Neal Gompa
On Tue, Feb 28, 2017 at 8:36 AM, Thomas Bechtold <[hidden email]> wrote:

> On Tue, 2017-02-28 at 14:23 +0100, jan matejek wrote:
>> On 28.2.2017 12:31, Thomas Bechtold wrote:
>> > Hi,
>> >
>> > On Fri, 2017-02-17 at 18:31 +0100, jan matejek wrote:
>> > > 7. If you are using update-alternatives, remove them.
>> > > Instead mark the executable as %python3_only:
>> > > %python3_only %{_bindir}/yourbinary
>> > > In most cases, we only need one version of the executable. If the
>> > > purpose of the tool is, e.g., reading EXIF metadata, we don't
>> > > care if
>> > > python 2 or 3 reads them. (And the library files are still
>> > > installed
>> > > for
>> > > both.)
>> >
>> > Why? What if I only want the py2 version (including only the py2
>> > dependencies)? Having the "binary" only shipped in the py3 package
>> > means that I need all python3 packages installed.
>>
>> Why would you want "only the py2 version?"
>
> There is a product called SUSE OpenStack Cloud and that uses only
> python2 . And we don't want to add (and maintain) all the python3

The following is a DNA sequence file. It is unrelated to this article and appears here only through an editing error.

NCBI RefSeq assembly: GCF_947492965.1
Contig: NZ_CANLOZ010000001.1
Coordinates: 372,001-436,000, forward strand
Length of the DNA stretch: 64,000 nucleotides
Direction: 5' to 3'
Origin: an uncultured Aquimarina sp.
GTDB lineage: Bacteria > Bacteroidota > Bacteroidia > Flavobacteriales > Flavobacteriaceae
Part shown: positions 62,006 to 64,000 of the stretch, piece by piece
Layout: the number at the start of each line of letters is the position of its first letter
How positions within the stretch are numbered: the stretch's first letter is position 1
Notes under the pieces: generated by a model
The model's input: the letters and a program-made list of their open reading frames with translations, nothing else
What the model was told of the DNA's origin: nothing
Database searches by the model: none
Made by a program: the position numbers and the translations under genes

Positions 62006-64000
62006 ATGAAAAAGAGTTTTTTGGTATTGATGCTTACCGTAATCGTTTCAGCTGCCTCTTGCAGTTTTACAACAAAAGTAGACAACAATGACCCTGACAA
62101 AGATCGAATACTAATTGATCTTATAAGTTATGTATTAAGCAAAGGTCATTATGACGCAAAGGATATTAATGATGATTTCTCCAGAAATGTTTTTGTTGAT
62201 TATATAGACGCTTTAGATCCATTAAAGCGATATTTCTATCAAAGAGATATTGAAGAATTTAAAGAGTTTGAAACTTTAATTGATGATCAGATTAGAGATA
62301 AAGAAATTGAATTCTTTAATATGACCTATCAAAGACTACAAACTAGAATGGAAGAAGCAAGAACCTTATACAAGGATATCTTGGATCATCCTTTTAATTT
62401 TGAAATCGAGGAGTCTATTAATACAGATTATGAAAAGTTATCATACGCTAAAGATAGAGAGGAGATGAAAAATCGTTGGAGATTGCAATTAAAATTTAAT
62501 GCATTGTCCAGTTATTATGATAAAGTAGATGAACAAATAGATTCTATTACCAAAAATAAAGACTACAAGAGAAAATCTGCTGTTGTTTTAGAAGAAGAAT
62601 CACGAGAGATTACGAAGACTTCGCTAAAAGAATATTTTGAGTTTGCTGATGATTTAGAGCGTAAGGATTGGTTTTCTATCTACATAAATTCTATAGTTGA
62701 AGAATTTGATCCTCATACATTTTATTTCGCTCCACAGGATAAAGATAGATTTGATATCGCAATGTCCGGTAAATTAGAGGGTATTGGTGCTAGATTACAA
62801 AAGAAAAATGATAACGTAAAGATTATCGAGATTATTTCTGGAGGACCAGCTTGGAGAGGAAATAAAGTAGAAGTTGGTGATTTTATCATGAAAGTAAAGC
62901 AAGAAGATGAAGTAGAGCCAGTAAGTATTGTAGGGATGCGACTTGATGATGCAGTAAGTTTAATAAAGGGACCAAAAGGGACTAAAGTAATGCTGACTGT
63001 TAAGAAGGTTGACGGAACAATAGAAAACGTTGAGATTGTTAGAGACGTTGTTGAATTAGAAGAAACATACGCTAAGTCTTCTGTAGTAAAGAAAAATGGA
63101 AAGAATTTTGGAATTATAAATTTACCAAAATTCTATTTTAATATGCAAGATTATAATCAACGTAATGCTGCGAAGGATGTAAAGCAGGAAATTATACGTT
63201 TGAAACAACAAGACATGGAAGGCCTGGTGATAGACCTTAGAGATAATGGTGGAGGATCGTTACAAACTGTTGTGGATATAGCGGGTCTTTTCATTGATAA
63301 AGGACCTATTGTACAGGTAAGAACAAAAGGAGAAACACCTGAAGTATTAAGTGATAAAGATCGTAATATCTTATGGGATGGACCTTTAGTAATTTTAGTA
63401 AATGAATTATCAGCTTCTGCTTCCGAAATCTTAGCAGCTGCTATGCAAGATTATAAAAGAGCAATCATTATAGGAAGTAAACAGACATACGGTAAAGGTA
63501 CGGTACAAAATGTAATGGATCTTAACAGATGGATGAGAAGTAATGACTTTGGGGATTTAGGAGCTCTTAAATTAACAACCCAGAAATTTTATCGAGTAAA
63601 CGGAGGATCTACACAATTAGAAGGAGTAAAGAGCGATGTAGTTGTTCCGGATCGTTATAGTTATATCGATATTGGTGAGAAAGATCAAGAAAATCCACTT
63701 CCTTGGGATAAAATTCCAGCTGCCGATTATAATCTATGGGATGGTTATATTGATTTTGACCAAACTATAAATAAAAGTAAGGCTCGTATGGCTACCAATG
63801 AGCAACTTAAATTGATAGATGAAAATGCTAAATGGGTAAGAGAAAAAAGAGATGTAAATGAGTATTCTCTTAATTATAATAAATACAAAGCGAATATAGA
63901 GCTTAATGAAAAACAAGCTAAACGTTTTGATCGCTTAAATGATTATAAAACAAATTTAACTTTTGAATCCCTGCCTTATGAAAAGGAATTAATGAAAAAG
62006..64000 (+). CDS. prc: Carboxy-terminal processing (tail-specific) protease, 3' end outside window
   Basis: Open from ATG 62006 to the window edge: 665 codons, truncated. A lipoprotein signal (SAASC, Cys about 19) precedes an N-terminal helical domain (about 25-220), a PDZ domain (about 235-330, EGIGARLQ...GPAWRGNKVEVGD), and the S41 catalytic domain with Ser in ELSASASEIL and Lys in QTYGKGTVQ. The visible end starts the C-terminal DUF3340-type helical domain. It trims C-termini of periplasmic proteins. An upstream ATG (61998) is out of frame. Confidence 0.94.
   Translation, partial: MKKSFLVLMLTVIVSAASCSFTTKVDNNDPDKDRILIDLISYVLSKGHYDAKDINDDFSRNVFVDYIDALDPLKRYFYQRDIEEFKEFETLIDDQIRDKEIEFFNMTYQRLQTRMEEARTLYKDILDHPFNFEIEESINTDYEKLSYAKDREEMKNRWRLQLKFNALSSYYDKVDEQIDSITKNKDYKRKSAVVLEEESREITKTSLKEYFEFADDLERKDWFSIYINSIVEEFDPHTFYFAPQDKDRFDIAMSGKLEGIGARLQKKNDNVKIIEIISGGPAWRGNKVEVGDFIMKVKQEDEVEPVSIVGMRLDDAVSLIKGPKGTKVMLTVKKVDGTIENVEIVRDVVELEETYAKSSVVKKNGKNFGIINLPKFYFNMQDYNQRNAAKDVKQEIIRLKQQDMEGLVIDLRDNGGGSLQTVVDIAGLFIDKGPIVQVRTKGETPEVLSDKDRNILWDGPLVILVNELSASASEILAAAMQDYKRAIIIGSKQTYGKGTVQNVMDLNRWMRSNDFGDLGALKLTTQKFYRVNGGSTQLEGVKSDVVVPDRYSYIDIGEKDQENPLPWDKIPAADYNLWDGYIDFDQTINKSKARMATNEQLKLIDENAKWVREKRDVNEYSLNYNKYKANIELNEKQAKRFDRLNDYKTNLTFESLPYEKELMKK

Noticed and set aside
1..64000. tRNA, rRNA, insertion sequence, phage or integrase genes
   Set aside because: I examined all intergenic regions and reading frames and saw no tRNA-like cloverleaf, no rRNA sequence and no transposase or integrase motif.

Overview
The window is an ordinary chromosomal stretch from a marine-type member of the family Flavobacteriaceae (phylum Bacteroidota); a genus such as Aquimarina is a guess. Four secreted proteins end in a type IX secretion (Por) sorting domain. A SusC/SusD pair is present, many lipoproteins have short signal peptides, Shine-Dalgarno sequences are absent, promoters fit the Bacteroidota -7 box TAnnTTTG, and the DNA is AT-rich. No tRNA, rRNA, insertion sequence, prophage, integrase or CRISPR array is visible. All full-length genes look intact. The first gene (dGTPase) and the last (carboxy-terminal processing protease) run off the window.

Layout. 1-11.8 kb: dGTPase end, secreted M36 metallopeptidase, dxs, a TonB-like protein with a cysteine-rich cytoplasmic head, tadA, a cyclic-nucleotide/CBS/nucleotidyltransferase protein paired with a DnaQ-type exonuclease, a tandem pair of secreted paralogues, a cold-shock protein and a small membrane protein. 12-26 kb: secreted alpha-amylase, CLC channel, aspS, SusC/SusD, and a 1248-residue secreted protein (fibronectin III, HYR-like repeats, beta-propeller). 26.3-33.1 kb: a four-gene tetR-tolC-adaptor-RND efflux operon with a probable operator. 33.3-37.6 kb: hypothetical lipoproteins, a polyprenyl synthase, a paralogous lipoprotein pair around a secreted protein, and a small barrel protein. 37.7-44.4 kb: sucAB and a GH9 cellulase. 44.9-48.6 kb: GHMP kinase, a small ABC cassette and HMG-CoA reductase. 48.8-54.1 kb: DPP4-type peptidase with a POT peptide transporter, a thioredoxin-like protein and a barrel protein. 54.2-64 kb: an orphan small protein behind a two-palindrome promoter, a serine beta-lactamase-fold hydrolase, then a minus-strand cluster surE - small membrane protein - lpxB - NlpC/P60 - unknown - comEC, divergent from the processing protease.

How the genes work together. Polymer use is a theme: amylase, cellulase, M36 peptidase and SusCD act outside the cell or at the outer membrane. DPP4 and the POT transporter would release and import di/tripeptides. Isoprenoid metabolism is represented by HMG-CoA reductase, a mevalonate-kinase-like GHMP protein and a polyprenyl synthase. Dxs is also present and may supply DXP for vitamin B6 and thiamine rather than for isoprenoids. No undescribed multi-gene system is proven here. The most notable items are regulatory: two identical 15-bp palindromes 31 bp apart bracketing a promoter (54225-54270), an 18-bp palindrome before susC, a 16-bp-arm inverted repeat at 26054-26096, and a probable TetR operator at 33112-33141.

> versions for a huge dependency list just because some binaries need the
> py3 version.
>

As far as I knew, OpenStack upstream is mostly done on Python 3
porting. So why not just move everything over?




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Re: python singlespec: how to convert your package

Thomas Bechtold
On Tue, 2017-02-28 at 08:38 -0500, Neal Gompa wrote:

> On Tue, Feb 28, 2017 at 8:36 AM, Thomas Bechtold <[hidden email]>
> wrote:
> > On Tue, 2017-02-28 at 14:23 +0100, jan matejek wrote:
> > > On 28.2.2017 12:31, Thomas Bechtold wrote:
> > > > Hi,
> > > >
> > > > On Fri, 2017-02-17 at 18:31 +0100, jan matejek wrote:
> > > > > 7. If you are using update-alternatives, remove them.
> > > > > Instead mark the executable as %python3_only:
> > > > > %python3_only %{_bindir}/yourbinary
> > > > > In most cases, we only need one version of the executable. If
> > > > > the
> > > > > purpose of the tool is, e.g., reading EXIF metadata, we don't
> > > > > care if
> > > > > python 2 or 3 reads them. (And the library files are still
> > > > > installed
> > > > > for
> > > > > both.)
> > > >
> > > > Why? What if I only want the py2 version (including only the
> > > > py2
> > > > dependencies)? Having the "binary" only shipped in the py3
> > > > package
> > > > means that I need all python3 packages installed.
> > >
> > > Why would you want "only the py2 version?"
> >
> > There is a product called SUSE OpenStack Cloud and that uses only
> > python2 . And we don't want to add (and maintain) all the python3